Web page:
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CCTV News: Political and Economic Reform

October 19, 2010

I was on CCTV News’ Dialogue program last night.  This time, the topic was China’s new five-year plan, which China’s top leaders gathered to formulate throughout this weekend.  My fellow guest, yet again, was Victor Gao.  But before you assume you’ve seen and heard it all before, you may want to click over and watch this one

The first half of the show was devoted to an unusually candid discussion — for Chinese state-run TV — of democratic reform in China

I made two key points.  The first is that what people outside of China imagine when they hear China’s leaders use the words “political reform” is very different from what China’s leaders actually mean.  Most people think of multi-party elections, freedom of expression, an independent judiciary, etc.  In fact, Chinese leaders have explicitly ruled out the idea of relaxing the Communist Party’s monopoly on power.  What they have in mind is rooting out corruption, improving delivery of social services, streamlining bureaucracy, etc., all within the context of a one-party state.

My second point is that calls for more fundamental political reforms — contested elections, free press, independent courts — is not a question of China being held to outside standards or imitating some other country’s system.  It is about solving practical challenges within Chinese society, ones that are crucial to China’s future development.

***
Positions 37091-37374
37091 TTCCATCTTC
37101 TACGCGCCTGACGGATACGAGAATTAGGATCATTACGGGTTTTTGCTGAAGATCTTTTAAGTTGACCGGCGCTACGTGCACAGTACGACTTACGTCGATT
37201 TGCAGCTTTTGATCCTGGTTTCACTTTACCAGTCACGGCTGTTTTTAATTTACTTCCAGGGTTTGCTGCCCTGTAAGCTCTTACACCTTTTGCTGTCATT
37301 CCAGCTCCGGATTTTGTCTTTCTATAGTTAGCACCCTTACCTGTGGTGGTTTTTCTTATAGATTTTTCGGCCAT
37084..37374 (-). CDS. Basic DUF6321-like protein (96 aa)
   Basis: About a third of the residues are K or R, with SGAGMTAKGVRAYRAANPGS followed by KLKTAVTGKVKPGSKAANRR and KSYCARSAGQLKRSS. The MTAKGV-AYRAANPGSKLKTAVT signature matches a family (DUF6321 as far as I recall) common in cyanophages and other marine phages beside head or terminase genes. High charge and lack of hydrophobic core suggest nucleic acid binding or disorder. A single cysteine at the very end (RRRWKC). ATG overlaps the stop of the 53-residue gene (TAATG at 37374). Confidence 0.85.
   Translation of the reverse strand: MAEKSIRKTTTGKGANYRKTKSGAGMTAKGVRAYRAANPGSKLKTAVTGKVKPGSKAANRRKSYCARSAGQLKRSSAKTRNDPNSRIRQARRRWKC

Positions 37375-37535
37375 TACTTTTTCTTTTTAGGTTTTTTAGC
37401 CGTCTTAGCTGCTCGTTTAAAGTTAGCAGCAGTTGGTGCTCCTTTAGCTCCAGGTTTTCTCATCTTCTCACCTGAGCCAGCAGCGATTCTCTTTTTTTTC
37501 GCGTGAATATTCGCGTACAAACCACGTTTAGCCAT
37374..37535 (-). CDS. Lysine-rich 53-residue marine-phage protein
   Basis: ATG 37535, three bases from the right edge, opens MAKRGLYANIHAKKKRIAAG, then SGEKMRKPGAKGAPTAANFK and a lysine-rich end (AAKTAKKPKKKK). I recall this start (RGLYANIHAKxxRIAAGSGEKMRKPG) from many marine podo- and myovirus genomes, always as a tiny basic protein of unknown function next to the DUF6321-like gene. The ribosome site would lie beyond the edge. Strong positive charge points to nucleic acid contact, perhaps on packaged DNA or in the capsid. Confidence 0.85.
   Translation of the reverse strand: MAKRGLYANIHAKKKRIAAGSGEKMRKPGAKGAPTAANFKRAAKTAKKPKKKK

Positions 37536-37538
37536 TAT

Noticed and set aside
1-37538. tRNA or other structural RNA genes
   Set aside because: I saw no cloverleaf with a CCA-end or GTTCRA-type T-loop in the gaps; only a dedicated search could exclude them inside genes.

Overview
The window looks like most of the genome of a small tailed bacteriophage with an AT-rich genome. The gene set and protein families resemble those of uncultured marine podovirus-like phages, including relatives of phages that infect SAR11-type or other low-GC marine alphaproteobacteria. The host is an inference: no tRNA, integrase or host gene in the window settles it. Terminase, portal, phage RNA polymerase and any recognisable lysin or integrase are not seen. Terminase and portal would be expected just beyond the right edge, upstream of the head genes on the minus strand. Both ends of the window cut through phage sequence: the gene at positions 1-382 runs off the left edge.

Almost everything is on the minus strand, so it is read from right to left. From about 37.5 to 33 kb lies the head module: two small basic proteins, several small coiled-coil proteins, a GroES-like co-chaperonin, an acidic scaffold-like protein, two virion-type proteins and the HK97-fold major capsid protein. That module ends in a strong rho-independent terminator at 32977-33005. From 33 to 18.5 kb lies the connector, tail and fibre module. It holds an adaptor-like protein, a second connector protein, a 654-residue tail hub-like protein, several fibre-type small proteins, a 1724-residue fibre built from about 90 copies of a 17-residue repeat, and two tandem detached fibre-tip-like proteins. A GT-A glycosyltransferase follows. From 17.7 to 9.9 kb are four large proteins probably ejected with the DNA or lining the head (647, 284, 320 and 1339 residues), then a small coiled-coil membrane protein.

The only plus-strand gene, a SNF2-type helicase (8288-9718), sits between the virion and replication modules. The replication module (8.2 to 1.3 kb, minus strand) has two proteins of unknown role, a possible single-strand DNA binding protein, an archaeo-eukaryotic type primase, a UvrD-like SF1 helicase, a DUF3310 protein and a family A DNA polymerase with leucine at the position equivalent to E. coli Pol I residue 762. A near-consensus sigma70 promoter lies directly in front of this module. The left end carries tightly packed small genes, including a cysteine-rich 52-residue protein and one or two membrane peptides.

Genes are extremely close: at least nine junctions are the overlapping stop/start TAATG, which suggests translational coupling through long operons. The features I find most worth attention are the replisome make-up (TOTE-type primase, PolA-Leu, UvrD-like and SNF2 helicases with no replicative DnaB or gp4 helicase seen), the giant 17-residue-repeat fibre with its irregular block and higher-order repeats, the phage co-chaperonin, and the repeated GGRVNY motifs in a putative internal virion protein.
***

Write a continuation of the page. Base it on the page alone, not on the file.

The second half of the show was devoted to economic reform.  In it, I stressed once again that China should be moving towards a more flexible currency and a stronger Renminbi not because it is good for the U.S., but because it is good for China.  The adjustment will involve short-term pain, but will put China on a more sustainable path to long-term prosperity.

I also appeared on CCTV News BizAsia this morning.  In the first clip, I offer a brief summary of the main themes coming out of China’s Five-Year Plan meeting over the weekend.  In the second interview, I explain the context of U.S. Treasury Secretary Timothy Geithner’s denial, yesterday, that the U.S. is purposely driving down the value of the dollar in world markets.  I also evaluate the prospect that a “currency war” might break out between the U.S. and China.

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